Eating Away at the Joint

Home page Description: 
A study led by Dr. Mohit Kapoor reveals a new mechanism responsible for osteoarthritis
Posted On: February 27, 2015
Image Caption: 
In cells undergoing autophagy, specialized structures called autophagosomes (red in the microscope image above) use acids to break down unwanted cellular components.

Osteoarthritis (OA) is characterized by the erosion of joint cartilage (the tough elastic material that protects the ends of bones). This damage is caused by inflammation, which can lead to joint stiffness and swelling that can be debilitating. The mechanisms responsible for joint inflammation and cartilage destruction in OA are not fully known; however, a recent study led by TWRI Scientist, Dr. Mohit Kapoor, has revealed one of the processes responsible.

Using an experimental model of OA, Dr. Kapoor and his team discovered that PPARγ—a factor that governs genes that respond to inflammation and joint destruction—is critical to keep the disease under control. PPARγ promoted autophagy, a self-protective process in which debris are recycled within cells. When PPARγ function was lost, joint inflammation and cartilage destruction increased—two effects that when combined accelerated the progression and severity of OA.

This study suggests that therapeutics capable of promoting PPARγ function may be effective for OA. These anti-inflammatory drugs, known as PPARγ agonists, are already approved for treating diseases like diabetes. As such, they represent an accessible option for improving the quality of life of people with OA.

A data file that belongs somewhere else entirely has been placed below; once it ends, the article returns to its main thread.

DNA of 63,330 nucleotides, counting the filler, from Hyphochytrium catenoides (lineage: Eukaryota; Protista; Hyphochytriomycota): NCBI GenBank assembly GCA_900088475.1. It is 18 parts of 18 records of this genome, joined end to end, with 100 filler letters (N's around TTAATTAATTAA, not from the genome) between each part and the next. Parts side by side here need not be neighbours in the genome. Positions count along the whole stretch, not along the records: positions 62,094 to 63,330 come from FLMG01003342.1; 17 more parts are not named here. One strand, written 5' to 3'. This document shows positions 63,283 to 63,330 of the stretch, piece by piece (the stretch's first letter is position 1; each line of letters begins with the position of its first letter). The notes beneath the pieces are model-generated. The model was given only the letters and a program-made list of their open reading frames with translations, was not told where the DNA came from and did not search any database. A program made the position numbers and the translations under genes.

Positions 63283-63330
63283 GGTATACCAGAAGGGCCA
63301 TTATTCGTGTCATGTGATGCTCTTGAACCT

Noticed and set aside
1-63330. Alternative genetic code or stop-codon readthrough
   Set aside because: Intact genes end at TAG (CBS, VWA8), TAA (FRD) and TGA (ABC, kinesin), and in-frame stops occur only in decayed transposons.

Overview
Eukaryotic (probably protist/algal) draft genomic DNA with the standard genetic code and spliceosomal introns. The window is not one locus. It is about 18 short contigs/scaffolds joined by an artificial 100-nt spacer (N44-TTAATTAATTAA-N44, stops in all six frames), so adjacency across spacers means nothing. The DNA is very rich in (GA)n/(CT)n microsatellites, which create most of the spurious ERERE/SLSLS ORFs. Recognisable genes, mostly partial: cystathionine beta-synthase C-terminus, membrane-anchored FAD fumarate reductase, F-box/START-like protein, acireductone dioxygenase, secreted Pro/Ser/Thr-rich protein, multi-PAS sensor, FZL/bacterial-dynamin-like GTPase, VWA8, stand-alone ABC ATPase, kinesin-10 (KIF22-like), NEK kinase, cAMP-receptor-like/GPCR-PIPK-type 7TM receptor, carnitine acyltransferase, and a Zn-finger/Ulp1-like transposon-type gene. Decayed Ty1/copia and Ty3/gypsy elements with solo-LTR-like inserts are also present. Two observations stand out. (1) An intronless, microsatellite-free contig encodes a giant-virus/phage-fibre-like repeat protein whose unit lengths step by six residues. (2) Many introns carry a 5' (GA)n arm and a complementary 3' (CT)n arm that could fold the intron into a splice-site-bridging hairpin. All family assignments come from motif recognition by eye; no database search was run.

This work was supported by the Canadian Institutes of Health Research, the Canadian Arthritis Network/The Arthritis Society and the Toronto General & Western Hospital Foundation. Image modified from "Pan et al. Cathepsin S deficiency results in abnormal accumulation of autophagosomes in macrophages and enhances Ang II-induced cardiac inflammation. PLoS One. 2012. 7(4):e35315".

PPARγ deficiency results in severe, accelerated osteoarthritis associated with aberrant mTOR signalling in the articular cartilage. Vasheghani F, Zhang Y, Li YH, Blati M, Fahmi H, Lussier B, Roughley P, Lagares D, Endisha H, Saffar B, Lajeunesse D, Marshall WK, Rampersaud YR, Mahomed NN, Gandhi R, Pelletier JP, Martel-Pelletier J, Kapoor M. Annals of Rheumatic Disease. 2015 January 8. [Pubmed abstract]